As mentioned in the article Nystagmus in Childhood, the acquired form comprises different types of nystagmus that can begin at any age and are mainly related to systemic and neurological disorders.
Bi-foveal fixation, the vestibular-ocular system, and the integrity of the visual pathways make it possible to maintain a stable image and avoid the rhythmic and oscillatory movements typical of nystagmus.
In acquired pathological conditions or in inflammatory pictures, this fixation stability may be lost and thus nystagmus occurs.
Acquired nystagmus often manifests with vertigo, oscillopsia, postural instability, and sometimes nausea.
The Vestibular System is closely linked to the oculomotor system and an imbalance in the inputs to the vestibular centers can generate nystagmus.
Vestibular Nystagmus can be subdivided into Central and Peripheral.
Central Vestibular Nystagmus
It is caused by a lesion of the central vestibular connections. The symptoms are generally less pronounced and of longer duration than the peripheral form. Vestibulo-ocular movements are frequently altered and may be bi-directional in which case neuroradiological investigations are always indicated.
Peripheral Vestibular Nystagmus
Vestibular diseases can cause nystagmus due to the interconnection between the vestibular system and the oculomotor nuclei. It is generally horizontal, rotary, and with tremors that beat towards the healthy side. The amplitude of the shocks increases if the gaze is directed to the other side.
It may increase by changing head position or vigorously shaking the head (head-shaking nystagmus).
The initial assessment of nystagmus is performed with the patient supine with an unfocused gaze (+30 diopter lenses or Frenzel lenses can be used to avoid fixation of the gaze). The patient is then slowly rotated to the left lateral position and then to the right; the direction and duration of nystagmus and any development of vertigo are observed.
Nystagmus occurs when the head is turned towards the affected ear, for example in paroxysmal positional vertigo.
The plane according to which the nystagmus “beats” depends on many factors and mainly on the affected district and, in labyrinthine alterations, the affected semicircular canal. In labyrinthine alterations, the nystagmus will therefore almost always be horizontal.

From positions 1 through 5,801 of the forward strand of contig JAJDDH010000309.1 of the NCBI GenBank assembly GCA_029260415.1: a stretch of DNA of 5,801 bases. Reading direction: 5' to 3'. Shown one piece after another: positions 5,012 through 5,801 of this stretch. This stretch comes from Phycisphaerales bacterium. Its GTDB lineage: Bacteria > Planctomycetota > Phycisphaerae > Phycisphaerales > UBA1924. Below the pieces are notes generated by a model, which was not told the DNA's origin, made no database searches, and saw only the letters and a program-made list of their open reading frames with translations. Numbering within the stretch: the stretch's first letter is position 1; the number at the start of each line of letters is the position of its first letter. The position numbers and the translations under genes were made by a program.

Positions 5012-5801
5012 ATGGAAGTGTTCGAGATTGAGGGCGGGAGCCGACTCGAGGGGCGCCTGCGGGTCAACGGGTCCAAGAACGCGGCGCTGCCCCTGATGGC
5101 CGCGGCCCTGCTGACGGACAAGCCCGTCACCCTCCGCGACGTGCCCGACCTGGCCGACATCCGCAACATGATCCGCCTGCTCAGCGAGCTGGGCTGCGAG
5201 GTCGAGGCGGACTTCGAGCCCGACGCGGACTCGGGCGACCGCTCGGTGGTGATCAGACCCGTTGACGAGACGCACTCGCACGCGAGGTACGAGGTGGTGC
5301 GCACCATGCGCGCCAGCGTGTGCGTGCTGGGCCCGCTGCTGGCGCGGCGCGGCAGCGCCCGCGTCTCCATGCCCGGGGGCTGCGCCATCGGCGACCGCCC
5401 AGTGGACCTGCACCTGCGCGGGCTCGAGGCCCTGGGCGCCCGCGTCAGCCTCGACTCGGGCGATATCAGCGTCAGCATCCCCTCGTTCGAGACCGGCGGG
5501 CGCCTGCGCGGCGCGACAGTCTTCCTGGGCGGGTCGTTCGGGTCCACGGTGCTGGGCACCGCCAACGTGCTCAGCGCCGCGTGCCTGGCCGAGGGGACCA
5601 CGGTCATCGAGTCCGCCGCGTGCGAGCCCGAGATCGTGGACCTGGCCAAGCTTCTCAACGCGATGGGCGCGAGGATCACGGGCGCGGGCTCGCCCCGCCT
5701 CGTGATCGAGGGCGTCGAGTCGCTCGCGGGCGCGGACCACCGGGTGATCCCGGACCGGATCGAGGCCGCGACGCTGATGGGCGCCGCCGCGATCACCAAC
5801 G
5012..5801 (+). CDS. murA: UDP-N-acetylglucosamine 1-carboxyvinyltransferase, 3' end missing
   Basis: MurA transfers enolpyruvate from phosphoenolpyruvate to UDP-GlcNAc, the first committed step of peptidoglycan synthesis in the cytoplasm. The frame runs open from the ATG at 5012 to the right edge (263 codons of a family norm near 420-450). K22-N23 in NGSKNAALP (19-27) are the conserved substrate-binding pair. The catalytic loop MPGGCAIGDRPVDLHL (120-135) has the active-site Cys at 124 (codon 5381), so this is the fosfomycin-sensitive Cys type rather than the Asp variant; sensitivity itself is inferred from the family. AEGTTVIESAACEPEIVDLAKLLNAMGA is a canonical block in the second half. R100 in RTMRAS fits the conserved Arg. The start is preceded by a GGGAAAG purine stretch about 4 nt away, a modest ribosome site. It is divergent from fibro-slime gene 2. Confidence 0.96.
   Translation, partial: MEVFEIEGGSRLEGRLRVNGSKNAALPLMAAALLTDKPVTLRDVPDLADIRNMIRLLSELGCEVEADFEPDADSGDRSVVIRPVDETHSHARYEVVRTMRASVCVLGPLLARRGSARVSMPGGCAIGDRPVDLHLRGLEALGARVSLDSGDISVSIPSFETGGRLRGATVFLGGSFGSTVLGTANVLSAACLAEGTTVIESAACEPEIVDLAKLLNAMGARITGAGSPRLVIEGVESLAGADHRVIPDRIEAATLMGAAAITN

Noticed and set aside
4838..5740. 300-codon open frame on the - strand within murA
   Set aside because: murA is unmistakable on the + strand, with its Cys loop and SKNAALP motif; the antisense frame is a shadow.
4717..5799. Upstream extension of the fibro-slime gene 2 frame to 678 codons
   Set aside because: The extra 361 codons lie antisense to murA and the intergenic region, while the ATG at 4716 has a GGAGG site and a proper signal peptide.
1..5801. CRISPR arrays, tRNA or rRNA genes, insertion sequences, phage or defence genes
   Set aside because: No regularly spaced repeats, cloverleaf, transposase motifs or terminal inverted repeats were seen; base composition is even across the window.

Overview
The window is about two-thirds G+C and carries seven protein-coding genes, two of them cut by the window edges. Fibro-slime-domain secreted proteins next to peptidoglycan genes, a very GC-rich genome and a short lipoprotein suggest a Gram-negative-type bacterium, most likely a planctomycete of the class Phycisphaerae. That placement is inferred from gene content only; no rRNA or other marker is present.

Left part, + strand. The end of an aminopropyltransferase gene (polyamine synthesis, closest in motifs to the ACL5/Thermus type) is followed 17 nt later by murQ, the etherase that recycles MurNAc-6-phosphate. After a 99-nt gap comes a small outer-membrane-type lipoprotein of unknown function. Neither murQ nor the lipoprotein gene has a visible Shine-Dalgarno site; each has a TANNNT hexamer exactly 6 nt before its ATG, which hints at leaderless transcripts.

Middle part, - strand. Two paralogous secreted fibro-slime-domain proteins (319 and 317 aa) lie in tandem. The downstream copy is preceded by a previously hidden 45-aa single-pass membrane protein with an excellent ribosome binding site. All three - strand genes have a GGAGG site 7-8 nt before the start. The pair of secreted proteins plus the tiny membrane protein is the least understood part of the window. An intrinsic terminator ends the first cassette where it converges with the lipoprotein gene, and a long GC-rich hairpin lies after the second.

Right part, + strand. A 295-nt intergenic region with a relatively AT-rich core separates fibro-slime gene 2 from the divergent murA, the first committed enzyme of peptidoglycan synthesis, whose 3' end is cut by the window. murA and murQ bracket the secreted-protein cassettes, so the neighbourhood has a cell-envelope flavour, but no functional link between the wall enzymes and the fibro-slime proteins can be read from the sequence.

When describing the direction of nystagmus we always indicate that of the rapid phase, which in the case of vestibular syndromes beats towards the hyperfunctioning side.
Vestibular Nystagmus typically has an acute onset and is characterized by annoying tinnitus, vertigo, oscillopsia, and sometimes nausea.
The most common causes include:
- Meniere’s syndrome
- Benign paroxysmal positional vertigo
- Vascular ischemia
Acquired Pendular Nystagmus (APN) is an oscillatory eye movement in which the two opposite slow phases have similar waveforms.
APN commonly occurs in Multiple Sclerosis (MS) and causes a visual impairment related to the presence of oscillopsia.
It is frequently seen following demyelinating lesions of the brainstem or following unilateral visual impairment.
It is characterized by pendular movements with a mixed trajectory, unlike congenital pendular where oscillations are mostly horizontal.
It is often associated with Internuclear Ophthalmoplegia or Skew Deviation.
Previous studies have shown that symptomatic therapy with gabapentin or memantine can reduce the amplitude or frequency of nystagmus, but there is not enough scientific evidence.
Other studies with intravenous administration of Ioscin 0-4 mg
(Scopolamine) have abolished nystagmus fluctuations in MS patients (also certified using electro-oculography). Nystagmus reappeared approximately 15 minutes after the injection of the drug. The long-term therapeutic application of hyoscine is still under investigation.
Oscillatory movements that may interfere with fixation stability and have no rhythmicity. They are usually secondary to brainstem damage, cerebellar pathology, or in progressive supranuclear palsy.
Therapy and Treatment of Nystagmus
The goals of treatment are to reduce the amplitude and frequency of nystagmus and to correct and possibly improve vestibular disorders that can cause an involuntary eye movement called nystagmus, as there is a connection between the vestibular system and the oculomotor nuclei.
In the case of acquired forms, unlike congenital and childhood forms, medical therapy aims at resolving the cause of nystagmus, whether it is related to vestibular or neurological alterations.
Several rare syndromes are associated with nystagmus and as such should be treated in collaboration with a neurologist, ophthalmologist, and orthoptist if they are associated with binocular vision disorders or torticollis.
- American Journal of Case Reports, Pharmacological and Behavioral Strategies to Improve Vision in Acquired Pendular Nystagmus, 2022.07.03, Hassen Kerkeni, Dominik Brügger, Georgios Mantokoudis, Mathias Abegg, David S. Zee
- Journal of Neurology, Neurosurgery, and Psychiatry 1982;45:431-439, Acquired pendular nystagmus: its characteristics, localizing value and pathophysiology, MA Gresty, JJ Ell, LJ Findley
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